The Brookings Institution has released a policy brief that shows that holding kids back a grade earlier in their education career could lead to better academic outcomes and reduce the possibility that they might drop out in later grades. Specifically, preventing 3rd graders who are struggling with literacy from automatically advancing a grade and instead giving them an opportunity to repeat while also offering remediation results in higher exam scores in both reading and mathematics. Furthermore, having them repeat 3rd grade substantially reduces the chances that they’ll be held back later on.
The brief comes from the Brookings Center on Children and Families, and was presented at an event attended by policymakers, academics and practitioners. These findings could serve to especially benefit minority and low-income students by providing a viable solution to the problem of achievement gaps between them and their more advantaged peers.
In the brief “Is Retaining Students in the Early Grades Self-Defeating?,” Harvard professor Martin R. West reviews the research on social promotion and grade retention. Looking at high-quality, large-scale studies conducted in Florida, West notes that, as compared with similar students who were not retained, the retained children were 11 percentage points less likely to be retained one year after they were initially held back and roughly 4 percentage points less likely to be retained in each of the following three years. As a result, students retained in 3rd grade after five years are only 0.7 grade levels behind their peers who were immediately promoted to grade 4.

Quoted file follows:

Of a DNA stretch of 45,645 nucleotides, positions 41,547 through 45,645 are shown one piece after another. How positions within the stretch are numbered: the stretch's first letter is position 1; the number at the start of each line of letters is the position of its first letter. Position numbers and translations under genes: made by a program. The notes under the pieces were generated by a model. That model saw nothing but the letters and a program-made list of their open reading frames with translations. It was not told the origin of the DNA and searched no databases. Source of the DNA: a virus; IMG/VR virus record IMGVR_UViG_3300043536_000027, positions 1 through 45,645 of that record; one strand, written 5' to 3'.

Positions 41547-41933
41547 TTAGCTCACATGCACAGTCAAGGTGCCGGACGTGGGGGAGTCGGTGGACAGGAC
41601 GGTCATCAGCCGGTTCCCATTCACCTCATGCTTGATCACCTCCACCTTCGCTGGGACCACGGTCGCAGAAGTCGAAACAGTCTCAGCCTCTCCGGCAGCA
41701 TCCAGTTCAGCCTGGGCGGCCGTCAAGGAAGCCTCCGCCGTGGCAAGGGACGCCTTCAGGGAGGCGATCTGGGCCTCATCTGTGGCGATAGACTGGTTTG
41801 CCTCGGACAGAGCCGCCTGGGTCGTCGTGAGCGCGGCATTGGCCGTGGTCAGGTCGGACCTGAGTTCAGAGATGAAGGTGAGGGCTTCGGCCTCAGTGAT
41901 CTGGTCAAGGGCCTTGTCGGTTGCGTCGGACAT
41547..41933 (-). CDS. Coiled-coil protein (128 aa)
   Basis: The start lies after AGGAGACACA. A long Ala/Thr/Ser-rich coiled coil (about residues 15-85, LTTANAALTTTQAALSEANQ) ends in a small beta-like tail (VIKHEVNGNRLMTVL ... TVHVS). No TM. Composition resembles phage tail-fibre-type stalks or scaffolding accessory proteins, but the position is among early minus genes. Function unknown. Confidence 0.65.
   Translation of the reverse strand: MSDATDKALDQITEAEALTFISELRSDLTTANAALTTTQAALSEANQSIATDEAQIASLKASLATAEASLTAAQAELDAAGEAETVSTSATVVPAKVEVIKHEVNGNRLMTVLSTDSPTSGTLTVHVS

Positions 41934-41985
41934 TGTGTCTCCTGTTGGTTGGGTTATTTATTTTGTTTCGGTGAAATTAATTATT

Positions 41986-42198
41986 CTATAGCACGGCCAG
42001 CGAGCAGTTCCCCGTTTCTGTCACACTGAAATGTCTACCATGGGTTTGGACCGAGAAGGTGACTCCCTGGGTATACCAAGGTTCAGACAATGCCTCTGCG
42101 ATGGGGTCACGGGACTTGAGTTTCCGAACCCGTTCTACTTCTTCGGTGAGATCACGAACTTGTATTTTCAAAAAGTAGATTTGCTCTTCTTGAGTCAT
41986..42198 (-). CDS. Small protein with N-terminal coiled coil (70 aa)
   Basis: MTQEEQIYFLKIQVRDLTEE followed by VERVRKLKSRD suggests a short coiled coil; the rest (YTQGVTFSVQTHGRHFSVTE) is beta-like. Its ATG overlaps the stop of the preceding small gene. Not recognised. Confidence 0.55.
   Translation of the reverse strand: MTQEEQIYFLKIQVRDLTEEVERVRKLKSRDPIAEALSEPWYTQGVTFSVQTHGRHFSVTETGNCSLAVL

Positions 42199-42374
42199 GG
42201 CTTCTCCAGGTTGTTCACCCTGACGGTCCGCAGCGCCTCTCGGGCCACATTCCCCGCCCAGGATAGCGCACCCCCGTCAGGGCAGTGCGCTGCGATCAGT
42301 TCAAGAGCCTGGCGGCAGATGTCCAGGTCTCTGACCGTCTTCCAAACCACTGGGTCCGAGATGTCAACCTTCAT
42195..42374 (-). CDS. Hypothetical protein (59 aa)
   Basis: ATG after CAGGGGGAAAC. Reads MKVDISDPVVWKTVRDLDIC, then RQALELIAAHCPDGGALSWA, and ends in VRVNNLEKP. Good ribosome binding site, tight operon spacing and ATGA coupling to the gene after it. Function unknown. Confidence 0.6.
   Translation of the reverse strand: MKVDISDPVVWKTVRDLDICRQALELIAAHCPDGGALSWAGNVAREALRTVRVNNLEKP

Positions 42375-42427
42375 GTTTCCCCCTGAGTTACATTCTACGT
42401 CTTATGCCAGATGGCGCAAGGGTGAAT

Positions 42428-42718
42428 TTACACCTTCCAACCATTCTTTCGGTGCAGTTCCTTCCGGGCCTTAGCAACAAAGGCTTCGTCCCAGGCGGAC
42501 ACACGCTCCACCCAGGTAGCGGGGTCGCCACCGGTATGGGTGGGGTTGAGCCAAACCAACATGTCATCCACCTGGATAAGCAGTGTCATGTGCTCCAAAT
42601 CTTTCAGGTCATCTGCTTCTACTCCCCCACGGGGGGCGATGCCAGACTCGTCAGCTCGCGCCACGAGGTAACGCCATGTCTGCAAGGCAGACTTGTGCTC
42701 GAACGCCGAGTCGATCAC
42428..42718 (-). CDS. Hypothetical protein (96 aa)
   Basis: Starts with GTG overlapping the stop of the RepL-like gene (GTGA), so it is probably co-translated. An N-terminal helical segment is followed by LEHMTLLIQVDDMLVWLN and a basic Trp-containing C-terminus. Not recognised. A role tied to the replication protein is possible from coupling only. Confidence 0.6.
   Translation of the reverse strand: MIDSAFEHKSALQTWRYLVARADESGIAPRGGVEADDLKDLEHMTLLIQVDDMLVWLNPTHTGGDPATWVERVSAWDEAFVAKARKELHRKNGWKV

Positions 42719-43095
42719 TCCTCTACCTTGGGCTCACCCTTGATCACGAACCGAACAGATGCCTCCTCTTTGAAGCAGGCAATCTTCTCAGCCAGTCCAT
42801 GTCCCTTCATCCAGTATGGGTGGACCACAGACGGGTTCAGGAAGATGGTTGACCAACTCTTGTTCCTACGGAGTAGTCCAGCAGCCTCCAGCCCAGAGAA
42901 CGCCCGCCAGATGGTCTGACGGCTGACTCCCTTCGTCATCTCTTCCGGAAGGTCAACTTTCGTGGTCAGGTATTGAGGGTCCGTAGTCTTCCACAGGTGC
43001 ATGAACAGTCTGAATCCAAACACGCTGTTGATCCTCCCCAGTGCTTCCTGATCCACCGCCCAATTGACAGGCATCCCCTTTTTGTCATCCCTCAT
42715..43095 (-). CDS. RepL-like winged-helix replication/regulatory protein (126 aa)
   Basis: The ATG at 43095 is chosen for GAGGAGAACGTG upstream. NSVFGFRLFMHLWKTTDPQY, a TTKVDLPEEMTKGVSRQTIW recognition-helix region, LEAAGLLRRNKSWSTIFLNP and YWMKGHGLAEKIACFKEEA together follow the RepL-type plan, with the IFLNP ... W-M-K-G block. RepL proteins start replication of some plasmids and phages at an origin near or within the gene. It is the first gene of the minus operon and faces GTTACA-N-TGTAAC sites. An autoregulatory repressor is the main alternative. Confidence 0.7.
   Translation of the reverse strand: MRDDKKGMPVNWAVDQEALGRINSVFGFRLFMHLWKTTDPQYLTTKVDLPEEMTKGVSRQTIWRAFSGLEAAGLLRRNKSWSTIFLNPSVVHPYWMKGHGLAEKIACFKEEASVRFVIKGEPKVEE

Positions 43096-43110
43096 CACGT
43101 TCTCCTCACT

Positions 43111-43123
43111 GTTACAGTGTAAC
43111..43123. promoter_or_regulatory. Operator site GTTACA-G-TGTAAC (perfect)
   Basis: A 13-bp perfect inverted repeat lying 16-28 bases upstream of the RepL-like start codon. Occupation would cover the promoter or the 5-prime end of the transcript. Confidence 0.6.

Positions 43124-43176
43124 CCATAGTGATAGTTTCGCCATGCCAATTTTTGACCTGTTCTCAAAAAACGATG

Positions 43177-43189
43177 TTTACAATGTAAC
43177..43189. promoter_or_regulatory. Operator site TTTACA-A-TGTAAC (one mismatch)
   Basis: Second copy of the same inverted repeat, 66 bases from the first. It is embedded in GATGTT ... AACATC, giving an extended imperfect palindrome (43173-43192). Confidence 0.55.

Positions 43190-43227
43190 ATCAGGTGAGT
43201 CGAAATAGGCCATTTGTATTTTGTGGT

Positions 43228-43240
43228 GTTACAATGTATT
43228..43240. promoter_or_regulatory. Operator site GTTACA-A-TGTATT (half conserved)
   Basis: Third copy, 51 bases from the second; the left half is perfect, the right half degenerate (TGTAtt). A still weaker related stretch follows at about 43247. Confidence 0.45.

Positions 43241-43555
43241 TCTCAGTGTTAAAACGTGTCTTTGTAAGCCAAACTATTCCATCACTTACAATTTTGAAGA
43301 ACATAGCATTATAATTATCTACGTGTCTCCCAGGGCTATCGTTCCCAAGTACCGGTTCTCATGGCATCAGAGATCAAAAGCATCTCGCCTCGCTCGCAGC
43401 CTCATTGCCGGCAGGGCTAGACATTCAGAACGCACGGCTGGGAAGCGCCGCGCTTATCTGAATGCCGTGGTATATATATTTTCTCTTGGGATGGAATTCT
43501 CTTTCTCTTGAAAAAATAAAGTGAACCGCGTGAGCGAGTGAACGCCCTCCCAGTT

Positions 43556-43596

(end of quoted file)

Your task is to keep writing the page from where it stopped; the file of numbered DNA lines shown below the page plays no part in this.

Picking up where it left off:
West doesn’t ignore the long-term impact of grade-retention, and writes that retentions are no different from other common academic interventions. Although improvements may be strongly apparent initially, eventually they decline into statistical noise. For example, someone held back in 3rd grade will be on level with his new peers by the grade 7. But those who are made to repeat perform on the whole better than those who were promoted with their class. Those who go on to graduate high school draw substantial benefits from the extra year of instruction.
“The keys to good policy to reduce the reading achievement gap between advantaged and disadvantaged students are to have high-quality programs during the preschool and early elementary years featuring highly effective teachers, to provide intensive remedial instruction in reading for students who are not proficient readers by third grade, and to use retention judiciously for students who need additional compensatory instruction,” West said.